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Will it be a Happy New Year for Ed Miliband?

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To answer my own question, it should be. But, what is becoming increasingly more apparent, it won't be. Never has a Labour leader had it so good; a rampant Tory government, a divided Lib Dem horde that would fail to overcome Harold Shipman in a popularity contest and a sinking economy being dragged ever-closer towards a double-dip recession by a Chancellor determined to see through his failing austerity plan. This is what they refer to in the footballing world as a clear open goal. But, to the amazement of many, Ed Miliband has somehow managed to instigate a monumental decline in support for the party of the opposition.

Latest ICM polling indicates that the Tories currently enjoy a six-point lead over Labour; the party's biggest lead for over a year. What will be of most concern to those within the Labour ranks is the fact that this sudden surge of support for Cameron follows both the autumn statement and the EU Brussels summit. When the country would ordinarily be in dismay, instead, they find themselves unable to put their faith in a Labour leader who clearly - and wrongly - feels the country is moving leftwards. The reality is that the nation is in fact edging, politically, towards to the centre ground; if not rightwards. The main attestation of this is UKIP's recent stream of popularity.

So where is Ed going wrong? (How long is a piece of string?) His first, and most fatal, mistake is his judgement over which direction Britain is moving. A plethora of recent events have highlighted the nation's casual shift towards conservatism and traditional Tory stances. The riots. The EU. The welfare state. The economy. Whatever the issue, Labour are seemingly singing from an entirely different hymn sheet than the general public. Whilst 'Red Ed' was concerning himself with the deep-rooted social problems driving August's wild looting spree, YouGov was reporting that 65% of people supported the use of plastic bullets; 77% of those surveyed felt that the army should be sent in to clampdown on dissenters.

In relation to the welfare state, Ed Miliband has been - unsurprisingly - quiet. He has repeatedly refused to acknowledge the fact that there are undoubtedly individuals incessantly sponging off the state. Conversely, Cameron has placed it at the top of his agenda. The latest British Social Attitudes survey emphasised how, and why, Cameron is so on the money in comparison to Ed Miliband's overly leftist rabble. Over half of those asked believe that benefit payments are too high. Now, regardless of whether or not you feel £67.50 a week is sufficient income for which to survive, the most important thing for Labour to do, if they have any intention of returning to power, is to address the publics' anxieties.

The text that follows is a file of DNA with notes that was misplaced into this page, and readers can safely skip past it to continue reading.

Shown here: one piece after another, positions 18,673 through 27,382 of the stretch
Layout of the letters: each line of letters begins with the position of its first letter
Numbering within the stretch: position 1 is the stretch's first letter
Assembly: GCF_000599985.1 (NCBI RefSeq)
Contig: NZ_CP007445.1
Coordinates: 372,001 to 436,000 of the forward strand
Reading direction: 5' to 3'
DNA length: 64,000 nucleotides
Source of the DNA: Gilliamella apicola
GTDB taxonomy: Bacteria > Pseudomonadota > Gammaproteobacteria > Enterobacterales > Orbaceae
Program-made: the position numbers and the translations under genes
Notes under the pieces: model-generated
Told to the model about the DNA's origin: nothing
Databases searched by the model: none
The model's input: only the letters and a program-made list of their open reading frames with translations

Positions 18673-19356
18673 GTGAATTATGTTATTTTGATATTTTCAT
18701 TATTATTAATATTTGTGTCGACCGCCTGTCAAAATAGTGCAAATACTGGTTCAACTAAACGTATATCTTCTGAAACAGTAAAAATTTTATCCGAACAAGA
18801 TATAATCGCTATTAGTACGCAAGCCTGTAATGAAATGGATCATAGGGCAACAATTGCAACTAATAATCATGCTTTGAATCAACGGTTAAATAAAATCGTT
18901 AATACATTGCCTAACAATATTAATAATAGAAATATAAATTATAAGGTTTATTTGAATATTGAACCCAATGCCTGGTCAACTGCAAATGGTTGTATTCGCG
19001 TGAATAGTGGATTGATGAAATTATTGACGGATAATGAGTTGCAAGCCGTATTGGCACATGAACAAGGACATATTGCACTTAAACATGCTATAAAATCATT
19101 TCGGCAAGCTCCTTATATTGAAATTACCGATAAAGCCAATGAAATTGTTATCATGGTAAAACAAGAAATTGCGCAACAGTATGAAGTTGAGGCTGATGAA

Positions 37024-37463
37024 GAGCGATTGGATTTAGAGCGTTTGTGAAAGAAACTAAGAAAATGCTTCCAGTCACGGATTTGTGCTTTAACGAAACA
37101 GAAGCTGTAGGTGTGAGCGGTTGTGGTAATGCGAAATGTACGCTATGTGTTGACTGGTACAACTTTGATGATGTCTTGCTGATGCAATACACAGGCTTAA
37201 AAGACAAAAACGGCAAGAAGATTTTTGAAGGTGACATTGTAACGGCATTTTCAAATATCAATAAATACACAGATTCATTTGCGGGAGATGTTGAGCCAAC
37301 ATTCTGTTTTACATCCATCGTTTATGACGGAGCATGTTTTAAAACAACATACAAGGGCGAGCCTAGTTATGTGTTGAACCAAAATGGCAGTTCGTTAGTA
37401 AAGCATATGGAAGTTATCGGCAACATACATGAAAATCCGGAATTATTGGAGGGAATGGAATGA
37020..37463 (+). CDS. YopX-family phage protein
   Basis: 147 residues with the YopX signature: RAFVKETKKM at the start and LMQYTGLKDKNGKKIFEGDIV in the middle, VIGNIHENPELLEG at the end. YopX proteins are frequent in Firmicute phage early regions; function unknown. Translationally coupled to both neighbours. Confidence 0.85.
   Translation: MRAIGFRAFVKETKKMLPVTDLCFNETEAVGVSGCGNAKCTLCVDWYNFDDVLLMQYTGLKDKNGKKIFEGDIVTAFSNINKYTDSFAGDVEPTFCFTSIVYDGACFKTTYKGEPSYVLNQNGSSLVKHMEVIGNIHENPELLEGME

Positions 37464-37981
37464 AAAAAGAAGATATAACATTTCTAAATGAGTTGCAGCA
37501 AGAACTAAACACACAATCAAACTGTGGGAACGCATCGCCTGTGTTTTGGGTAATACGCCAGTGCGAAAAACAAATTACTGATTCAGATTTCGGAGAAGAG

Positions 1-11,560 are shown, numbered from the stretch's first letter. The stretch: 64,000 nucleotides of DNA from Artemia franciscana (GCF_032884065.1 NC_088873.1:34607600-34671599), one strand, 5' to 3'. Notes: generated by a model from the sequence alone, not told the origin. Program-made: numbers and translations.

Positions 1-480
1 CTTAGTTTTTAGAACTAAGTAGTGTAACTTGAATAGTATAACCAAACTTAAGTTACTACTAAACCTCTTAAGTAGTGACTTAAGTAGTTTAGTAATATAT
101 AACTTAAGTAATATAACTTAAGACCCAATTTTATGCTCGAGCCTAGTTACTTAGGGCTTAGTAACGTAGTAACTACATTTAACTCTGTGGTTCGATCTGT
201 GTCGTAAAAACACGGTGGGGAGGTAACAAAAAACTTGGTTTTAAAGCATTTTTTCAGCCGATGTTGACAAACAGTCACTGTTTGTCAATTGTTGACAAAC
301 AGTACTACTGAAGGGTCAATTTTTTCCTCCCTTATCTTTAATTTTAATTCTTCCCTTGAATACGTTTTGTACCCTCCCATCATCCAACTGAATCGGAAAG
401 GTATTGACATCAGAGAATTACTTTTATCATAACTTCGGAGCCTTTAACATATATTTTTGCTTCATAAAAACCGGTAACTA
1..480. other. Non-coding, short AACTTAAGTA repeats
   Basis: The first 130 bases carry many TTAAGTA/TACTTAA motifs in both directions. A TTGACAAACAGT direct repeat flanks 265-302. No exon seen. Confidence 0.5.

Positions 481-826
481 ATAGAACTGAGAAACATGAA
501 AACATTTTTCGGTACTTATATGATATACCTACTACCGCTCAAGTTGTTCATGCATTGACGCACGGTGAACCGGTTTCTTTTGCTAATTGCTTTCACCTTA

Thus far, they have not. Miliband has forgotten the golden rule of politics. Do not be afraid to morph, modify and rework. He could learn a thing or two from the ultimate amender; Tony Blair. Blair knew to be progressive, with the right amount of conservatism. Principled, but no ideologue. A moderniser, but not an extremist. Perhaps Miliband will learn in time. The question is: how much time does he have? With heir apparents lining up en masse - David Miliband, Yvette Cooper, Ed Balls - the current Labour leader will need to get his act together. And fast. Thankfully for fans of this left-wing idealist, Ed is no old dog; new tricks can be learnt.

Opposition is a long, hard slog. The problem with Labour since Ed's tenure is that they have panicked; rushing to challenge the Tories on near enough every issue. Be it economic policy, immigration figures or pension reforms, Labour have popped up offering their alternate proposals. With four years to go until the next election, we do not need this. Instead, lessons need to be learnt from smart-minded individuals in the shadow cabinet. Individuals such as Jim Murphy and Stephen Twigg. Unlike colleagues Chukka Umunna and Rachel Reeves, Murphy and Twigg know how to express their perspective without forfeiting dignity. Rather than bombard the electorate with ceaseless appearances on political shows, the shadow defence and education secretaries sporadically offer their incite and wisdom.

This is the way forward if Labour is to regain a significant lead in the polls, and, more importantly, a considerable leap of faith from average citizens across the country. Had Labour not been so keen to criticise and condemn the Tories at each and every opportunity they may still be reaping the endless benefits of being in opposition. Sitting back and allowing the Conservatives to self-destruct ought to have been Plan A. Perhaps, rather than continually knocking the Tories' inability to change course, Labour should be self-reflecting and taking their own detour. Only then can Ed Miliband enjoy a fruitful 2012; though time may well be running out.